Read Rob's views for Campaign on 'The Feedback Book' by Dawn Sillett - aimed at helping you develop the necessary skills to deliver effective feedback to your teams


The words "can I give you some feedback on that" all too often strike fear in the heart of the recipient, usually decoding the words as a euphemism for "let’s discuss something you’ve just got horribly wrong".

It can be tricky to be an effective manager, especially when you’ve had no formal training and learned on the job as you’ve progressed through the ranks

The Feedback Book promises 50 practical tips to help you develop the necessary skills required for creating an ongoing performance dialogue with your team by developing a simple, practical framework from which to operate.

The book aims to change the mindset of both the feedback giver and recipient to view feedback as a "gift" when delivered properly – as long as it is "considered, clear and actionable".

The advice given isn’t particularly ground-breaking and is possibly more suited to someone starting out as a manager. But the book serves as a good stake in the ground for assessing your own performance as a manager, particularly how you deliver feedback across all aspects of your job role.

It’s a quick and easy read and can certainly be dipped into depending on your time and interest levels for each section. I found the chapter on healthy eating and the importance of not feeding clever people stupid sandwiches particularly interesting.

At some point in our career, we have all been on the giving or receiving end of what author Dawn Sillett terms a "feedback sandwich" where something negative has been packaged up among layers of good stuff. Basic human nature usually drives us to lessen any potential hurt we might cause but Sillett argues this is confusing and ineffective.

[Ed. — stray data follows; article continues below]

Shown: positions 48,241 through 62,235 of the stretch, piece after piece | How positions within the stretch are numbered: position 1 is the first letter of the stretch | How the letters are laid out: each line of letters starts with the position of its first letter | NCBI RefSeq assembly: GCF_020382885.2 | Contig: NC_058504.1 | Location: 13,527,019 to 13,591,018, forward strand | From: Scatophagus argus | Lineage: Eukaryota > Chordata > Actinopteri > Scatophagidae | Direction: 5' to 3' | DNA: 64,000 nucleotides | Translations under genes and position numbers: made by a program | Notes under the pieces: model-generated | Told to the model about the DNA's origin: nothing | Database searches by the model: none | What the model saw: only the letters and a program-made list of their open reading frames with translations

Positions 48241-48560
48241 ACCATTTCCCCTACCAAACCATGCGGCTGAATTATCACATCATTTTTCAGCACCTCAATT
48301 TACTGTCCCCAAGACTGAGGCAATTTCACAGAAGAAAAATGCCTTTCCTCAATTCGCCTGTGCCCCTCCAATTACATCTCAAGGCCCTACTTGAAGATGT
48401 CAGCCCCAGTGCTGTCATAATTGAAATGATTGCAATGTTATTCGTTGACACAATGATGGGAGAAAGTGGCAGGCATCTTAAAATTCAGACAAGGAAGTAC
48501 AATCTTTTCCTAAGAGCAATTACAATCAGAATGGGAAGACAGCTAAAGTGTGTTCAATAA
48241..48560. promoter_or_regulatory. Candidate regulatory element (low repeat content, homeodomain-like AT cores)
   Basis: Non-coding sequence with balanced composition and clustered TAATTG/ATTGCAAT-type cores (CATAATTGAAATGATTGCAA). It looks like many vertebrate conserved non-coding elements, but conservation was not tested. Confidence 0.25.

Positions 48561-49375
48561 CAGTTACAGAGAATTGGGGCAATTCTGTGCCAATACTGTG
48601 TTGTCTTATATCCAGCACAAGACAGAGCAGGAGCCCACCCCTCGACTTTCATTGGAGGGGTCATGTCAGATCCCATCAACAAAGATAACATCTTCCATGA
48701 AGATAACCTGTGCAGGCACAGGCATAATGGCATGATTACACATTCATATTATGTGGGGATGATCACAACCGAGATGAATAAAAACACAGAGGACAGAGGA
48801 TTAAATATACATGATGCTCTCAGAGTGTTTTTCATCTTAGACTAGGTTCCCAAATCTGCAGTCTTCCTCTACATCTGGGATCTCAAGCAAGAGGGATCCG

The book attempts to balance behavioural psychology and practical examples to get the reader to understand the why, along with the how. It provides a number of exercises to try and ingrain the thought process in our minds – possibly too many for the time-strapped manager to realistically work through.

I did come away from reading the book with a couple of ideas of where I could improve my feedback process. However, I didn’t feel like I had a clear idea of how to translate the 50 clear tips into further training for my team. Perhaps fewer tips and an actionable summation at the end would have left me feeling more armed with the tools to put the book’s thoughts into action.

If you only have time for this … key points from the book

  • Feedback is about giving people an "edge" – explain using clear examples of the exact behaviour that prompted the feedback; describe the effect of that behaviour; give the recipient the mic to create a dialogue; end positively with your encouragement and your recipient’s commitment
  • Get the feedback balance right – make sure you praise more than you criticise
  • Feedback needs to be sincere – both negative and positive – and given at the right time in clear, concise and actionable formats
  • Don’t be shy in asking for feedback yourself – raise your self-awareness by asking for 360-degree feedback and devise an action plan to improve your performance
  • Get in the feedback habit – weave the opportunity for giving actionable feedback into your everyday role as a manager and build it into your company culture

To read Rob's original review along with other recent reviews for Campaign magazine, click here

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